If deaths from accidents are excluded, this term means the unexpected death of an apparently healthy person. CARDIAC ARREST is the most common cause of sudden death. Older people (35 years or above) who suﬀer cardiac arrest commonly have coronary artery disease (see HEART, DISEASES OF) with restriction or stoppage of blood supply to part of the heart which causes INFARCTION (heart attack). Irregularity of the heartbeat (cardiac ARRHYTHMIA) is another cause. MYOCARDITIS, PNEUMONIA and STROKE can also result in sudden death, as can ASTHMA, anaphylactic shock (see ANAPHYLAXIS), ruptured aortic ANEURYSM and SUICIDE, the incidence of which is rising, especially among young people, and is over 4,000 a year in the UK.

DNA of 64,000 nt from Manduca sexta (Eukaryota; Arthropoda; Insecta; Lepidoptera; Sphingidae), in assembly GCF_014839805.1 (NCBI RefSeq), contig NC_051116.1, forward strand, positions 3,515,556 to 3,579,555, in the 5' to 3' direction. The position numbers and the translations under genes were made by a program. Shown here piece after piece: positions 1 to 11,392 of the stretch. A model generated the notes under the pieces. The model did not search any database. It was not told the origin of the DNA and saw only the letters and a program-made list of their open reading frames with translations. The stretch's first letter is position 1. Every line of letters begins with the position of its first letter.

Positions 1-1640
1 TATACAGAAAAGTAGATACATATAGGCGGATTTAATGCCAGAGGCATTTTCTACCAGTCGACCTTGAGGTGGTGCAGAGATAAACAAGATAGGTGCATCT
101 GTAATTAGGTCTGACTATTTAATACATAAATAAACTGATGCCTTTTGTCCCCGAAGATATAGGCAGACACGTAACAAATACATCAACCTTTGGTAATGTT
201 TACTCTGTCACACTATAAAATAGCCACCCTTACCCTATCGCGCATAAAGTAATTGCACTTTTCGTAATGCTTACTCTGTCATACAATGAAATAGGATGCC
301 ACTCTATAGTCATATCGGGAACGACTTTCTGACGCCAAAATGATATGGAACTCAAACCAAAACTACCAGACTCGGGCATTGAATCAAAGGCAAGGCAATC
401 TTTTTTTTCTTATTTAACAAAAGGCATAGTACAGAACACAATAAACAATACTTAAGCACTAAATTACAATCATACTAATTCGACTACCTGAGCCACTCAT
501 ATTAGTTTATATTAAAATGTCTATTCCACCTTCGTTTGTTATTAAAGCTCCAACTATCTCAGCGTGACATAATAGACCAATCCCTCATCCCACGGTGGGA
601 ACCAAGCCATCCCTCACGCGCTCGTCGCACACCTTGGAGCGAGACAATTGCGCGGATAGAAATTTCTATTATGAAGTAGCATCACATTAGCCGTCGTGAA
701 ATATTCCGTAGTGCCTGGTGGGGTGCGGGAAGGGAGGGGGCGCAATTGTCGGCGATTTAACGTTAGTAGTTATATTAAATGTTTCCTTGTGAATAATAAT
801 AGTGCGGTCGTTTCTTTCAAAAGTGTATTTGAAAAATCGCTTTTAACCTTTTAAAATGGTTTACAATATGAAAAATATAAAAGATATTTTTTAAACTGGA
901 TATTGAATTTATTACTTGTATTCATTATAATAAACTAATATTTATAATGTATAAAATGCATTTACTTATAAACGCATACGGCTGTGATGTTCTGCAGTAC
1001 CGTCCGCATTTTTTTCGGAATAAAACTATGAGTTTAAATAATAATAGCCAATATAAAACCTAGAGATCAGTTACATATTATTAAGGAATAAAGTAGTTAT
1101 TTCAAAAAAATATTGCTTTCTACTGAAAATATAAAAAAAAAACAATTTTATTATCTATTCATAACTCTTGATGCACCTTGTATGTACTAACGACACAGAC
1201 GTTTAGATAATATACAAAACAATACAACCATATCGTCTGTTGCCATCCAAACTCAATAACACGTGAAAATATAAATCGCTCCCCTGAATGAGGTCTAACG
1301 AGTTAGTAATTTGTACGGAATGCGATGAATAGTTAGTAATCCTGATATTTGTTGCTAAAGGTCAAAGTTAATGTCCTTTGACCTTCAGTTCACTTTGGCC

Sudden death sometimes occurs in infants, usually in the ﬁrst year of life: this is called SUDDEN INFANT DEATH SYNDROME (SIDS) or, colloquially, cot death, the possible causes of which are an ongoing subject for research and debate.
When a person dies unexpectedly the event must be reported to a CORONER, who has the power to decide whether an AUTOPSY is necessary.